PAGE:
Diamond’s scientists, engineers and technicians, along with external researchers who carry out experiments at the facility, had been busy preparing displays and hands-on demonstrations to bring the wonders of synchrotron light to life for the public and school parties over a period of five days, 16-20 June 2012.
Generating light that is 10 billion times brighter than the sun here on Earth is a real challenge and visitors were given a guided tour into the machine tunnel where this light is produced to find out how we do it. The light is then channelled to a series of experimental stations (known as beamlines) located around the doughnut shaped building where it is used to illuminate the structure and properties of a host of samples including meteorites, dinosaur fossils, drug targets, jet fan blades, new materials and even earthworm poo.
As well as a trip into a number of these beamlines to hear from Diamond scientists about the experiments taking place, visitors were also taken into the Control Room where technical staff were on hand to explain how the machine is operated, monitored and controlled remotely via a sophisticated computer system.
Simon Lay, Senior Engineer, comments, “It is not every day that the public can tour around a large science facility like this. People were really excited by what they saw and heard. Their sense of wonder reinforced the fact that we are lucky to work in such a fascinating place with amazingly talented people. We were also delighted by the popularity of our demonstrations, in particular a robot that people could control via a touch screen to pick up and place a ball into a piece of piping. The prize for success was a chocolate football, which went down well with visitors of all ages!”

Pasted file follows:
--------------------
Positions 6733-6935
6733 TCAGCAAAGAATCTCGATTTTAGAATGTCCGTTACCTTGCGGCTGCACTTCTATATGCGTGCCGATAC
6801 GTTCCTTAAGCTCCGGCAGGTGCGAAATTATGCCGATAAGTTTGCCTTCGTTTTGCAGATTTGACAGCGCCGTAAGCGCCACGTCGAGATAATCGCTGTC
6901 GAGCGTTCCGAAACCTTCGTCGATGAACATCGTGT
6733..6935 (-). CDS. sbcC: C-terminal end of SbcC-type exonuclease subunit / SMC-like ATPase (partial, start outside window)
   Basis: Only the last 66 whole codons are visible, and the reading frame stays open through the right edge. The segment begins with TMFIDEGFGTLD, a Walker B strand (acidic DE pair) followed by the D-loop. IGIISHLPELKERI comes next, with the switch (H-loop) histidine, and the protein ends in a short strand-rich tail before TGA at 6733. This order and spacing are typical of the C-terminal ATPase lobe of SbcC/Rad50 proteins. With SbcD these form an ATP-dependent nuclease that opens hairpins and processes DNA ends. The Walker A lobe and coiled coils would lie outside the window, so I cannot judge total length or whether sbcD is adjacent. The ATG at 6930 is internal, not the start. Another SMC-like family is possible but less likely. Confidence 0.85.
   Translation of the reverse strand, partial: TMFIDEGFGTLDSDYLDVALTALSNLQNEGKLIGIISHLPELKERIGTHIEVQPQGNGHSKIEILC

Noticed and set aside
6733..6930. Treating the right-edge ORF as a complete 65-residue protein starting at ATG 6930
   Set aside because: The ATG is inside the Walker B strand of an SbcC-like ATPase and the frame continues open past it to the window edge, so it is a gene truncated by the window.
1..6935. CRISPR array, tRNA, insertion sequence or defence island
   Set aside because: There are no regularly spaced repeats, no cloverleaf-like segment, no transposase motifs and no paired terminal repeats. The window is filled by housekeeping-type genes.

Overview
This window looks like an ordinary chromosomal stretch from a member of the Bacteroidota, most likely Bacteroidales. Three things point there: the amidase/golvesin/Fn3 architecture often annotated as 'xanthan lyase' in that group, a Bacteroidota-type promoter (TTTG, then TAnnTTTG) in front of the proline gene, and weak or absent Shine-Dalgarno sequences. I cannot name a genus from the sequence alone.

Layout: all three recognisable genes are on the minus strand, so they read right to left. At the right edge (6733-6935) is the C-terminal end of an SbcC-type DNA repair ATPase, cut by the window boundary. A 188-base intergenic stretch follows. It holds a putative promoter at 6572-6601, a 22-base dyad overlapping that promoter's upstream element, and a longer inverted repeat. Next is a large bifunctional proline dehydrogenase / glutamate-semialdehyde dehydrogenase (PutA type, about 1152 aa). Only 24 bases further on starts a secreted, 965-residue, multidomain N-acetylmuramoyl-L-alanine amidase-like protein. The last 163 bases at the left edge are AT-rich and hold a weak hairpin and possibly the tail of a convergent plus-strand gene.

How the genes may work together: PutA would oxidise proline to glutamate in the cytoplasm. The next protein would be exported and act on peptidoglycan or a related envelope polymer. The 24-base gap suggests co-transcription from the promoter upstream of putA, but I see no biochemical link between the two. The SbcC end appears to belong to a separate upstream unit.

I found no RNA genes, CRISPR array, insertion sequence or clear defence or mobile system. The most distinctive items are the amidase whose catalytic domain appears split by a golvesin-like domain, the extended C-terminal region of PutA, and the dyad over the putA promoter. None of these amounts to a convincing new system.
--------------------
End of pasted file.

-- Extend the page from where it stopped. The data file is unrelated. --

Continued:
Feedback from the public has been overwhelmingly positive, with many visitors remarking on how passionate the Diamond team were about what they do and the facility as a whole. One happy participant said, “My thanks to those who answered our questions. The enthusiasm for what the machine can achieve showed through, and I feel you have done a great service to science today. I have no doubt that the other visitors will, like myself, be regaling others with the tales from their visit.”
Both as a construction project and as a working science facility, Diamond is something that everyone in the county and the country can take pride in. Between 2002 and 2007, a dedicated team of in-house staff and contractors put a huge amount of effort into ensuring the facility was constructed and up and running for scientific users on time, on budget and to specifications. The following five years were spent delivering science as well as building up the next Phase of construction. More than 1600 scientific papers have been published so far and over 3,000 researchers are now using Diamond, which today has a team of 430 staff.
For its 10th
birthday, Diamond has also launched a blog www.diamond10.org
where everyone who has had a connection to the project can contribute and leave their perspectives. It’s also where anyone new to Diamond can find some fascinating facts and background to the project.
The next Inside Diamond public open day will be held on Saturday 17th November 2012. Registration for this event, which is free of charge, will open in September and those interested can e-mail firstname.lastname@example.org. We’ll then let you know as soon as registration opens.